Earth and Human Activity | Science

November 12, 2014 thetasctest
acuity-teachers-lounge-837x563 Now that you know how the Earth fits into the universe, you can start to turn your attention to the Earth itself. As you consider the Earth’s systems, remember to study the way human beings interact with the Earth, and how that interaction impacts our world. The connection between the Earth and human activity is a high emphasis topic on the TASC Test Assessing Secondary Completion™. You might already know that the TASC Science subtest is based on the Next Generation Science Standards (NGSS). According to the NGSS, there are three primary components to this high-emphasis topic:
  1. Analyze and interpret data on natural hazards to forecast future catastrophic events and inform the development of technologies to mitigate their effects.
  2. Apply scientific principles to design a method for monitoring and minimizing a human impact on the Earth.
  3. Construct an argument supported by evidence for how increases in human population and per-capita consumption of natural resources impact Earth’s systems.
What exactly does that mean in terms of TASC Test Science? And when it comes to studying the Earth and human activity, where should you start? We suggest starting with the breakdown of each point, and then explore the sources we’ve used for even more information.

1. Natural Hazards

NGSS emphasizes the difference between natural hazards such as volcanic eruptions and severe weather, which are preceded by other natural events that indicate what will happen, and natural hazards that occur without notice, such as earthquakes. On the TASC Test Science subtest, you will see a range of data to respond to. It may include information about the locations, magnitudes, or frequencies of the natural hazards. Additionally, natural hazards discussed on the subtest could include:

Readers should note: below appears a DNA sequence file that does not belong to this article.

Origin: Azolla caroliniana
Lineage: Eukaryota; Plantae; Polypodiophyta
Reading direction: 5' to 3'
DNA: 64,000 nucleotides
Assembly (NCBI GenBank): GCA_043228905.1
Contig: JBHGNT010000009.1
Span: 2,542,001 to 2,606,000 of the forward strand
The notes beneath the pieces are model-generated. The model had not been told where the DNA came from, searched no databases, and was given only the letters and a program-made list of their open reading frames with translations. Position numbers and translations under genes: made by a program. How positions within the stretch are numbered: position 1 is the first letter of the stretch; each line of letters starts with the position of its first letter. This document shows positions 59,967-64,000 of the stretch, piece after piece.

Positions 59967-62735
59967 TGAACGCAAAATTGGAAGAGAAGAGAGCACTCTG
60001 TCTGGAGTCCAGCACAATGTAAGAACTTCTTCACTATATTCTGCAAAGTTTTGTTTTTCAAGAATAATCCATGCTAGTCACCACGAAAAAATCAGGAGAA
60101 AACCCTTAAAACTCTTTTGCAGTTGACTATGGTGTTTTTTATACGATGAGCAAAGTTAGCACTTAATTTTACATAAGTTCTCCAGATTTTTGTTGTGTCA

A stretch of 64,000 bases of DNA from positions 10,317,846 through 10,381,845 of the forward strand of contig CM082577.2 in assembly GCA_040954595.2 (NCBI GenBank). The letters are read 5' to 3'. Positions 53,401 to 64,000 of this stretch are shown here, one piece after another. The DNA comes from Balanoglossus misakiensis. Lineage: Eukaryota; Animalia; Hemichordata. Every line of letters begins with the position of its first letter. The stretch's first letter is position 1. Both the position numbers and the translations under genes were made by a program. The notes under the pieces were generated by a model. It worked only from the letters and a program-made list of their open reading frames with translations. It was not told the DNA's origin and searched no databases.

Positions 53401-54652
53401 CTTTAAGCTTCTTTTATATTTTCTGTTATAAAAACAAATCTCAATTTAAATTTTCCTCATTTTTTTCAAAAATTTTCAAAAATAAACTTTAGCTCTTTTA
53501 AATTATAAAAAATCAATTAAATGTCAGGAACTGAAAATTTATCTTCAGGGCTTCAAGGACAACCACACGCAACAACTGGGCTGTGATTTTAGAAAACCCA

• Droughts
  • Earthquakes
  • Floods
  • Forest fires
  • Mass wasting
  • Severe weather
  • Tornadoes
  • Tsunamis
  • Volcanic eruptions
There are many governmental sites that provide information on these hazards, the predictors that may or may not be associated with them, and the geographical locations in which they are most common. We recommend starting with the National Oceanic and Atmospheric Administration (NOAA), and the U.S. Geological Survey.

2. Monitoring and Minimizing Human Impact

Test takers will be asked to think about and explore solutions to the problem: How can we monitor and minimize human impact on the environment? The TASC Science subtest might explore the following types of human impact:
  • Water usage: can include the human habit of taking water from streams or aquifers or constructing dams or levees.
  • Land usage: might include urban development, agriculture, or removal of wetlands
  • Pollution: can include air, weather, or land damage caused by pollution
There are many organizations, such as the World Wildlife Fund (WWF), discuss these environmental issues and potential solutions to the question above. Remember, however, that these sites often have specific goals and strategies for achieving those goals that might demonstrate some bias be irrelevant to your studies.

 3. Earth’s Natural Resources

This area of TASC Test Science focuses on the rate of consumption, by human beings, of both food sources and natural resources. The natural resources the test might focus on can include freshwater sources, mineral depositions, and energy sources. NGSS emphasizes the impact on Earth’s natural resources, such as:
  • Changes to the appearance, make-up, or structure of Earth’s systems
  • Rates at which these changes occur
  • Human reaction to these changes or shortages
As our population continues to grow, we need more food sources and more natural resources to support us. The increase in demand impacts the Earth. This has been a source of debate and concern for quite some time. In fact, President Clinton created the President’s Council on Sustainable Development (PCSD) in June 1993 to research and report on this issue. NGSS is careful to note: “The consequences of increases in human populations and consumption of natural resources are described by science, but science does not make the decisions for the actions society takes.”
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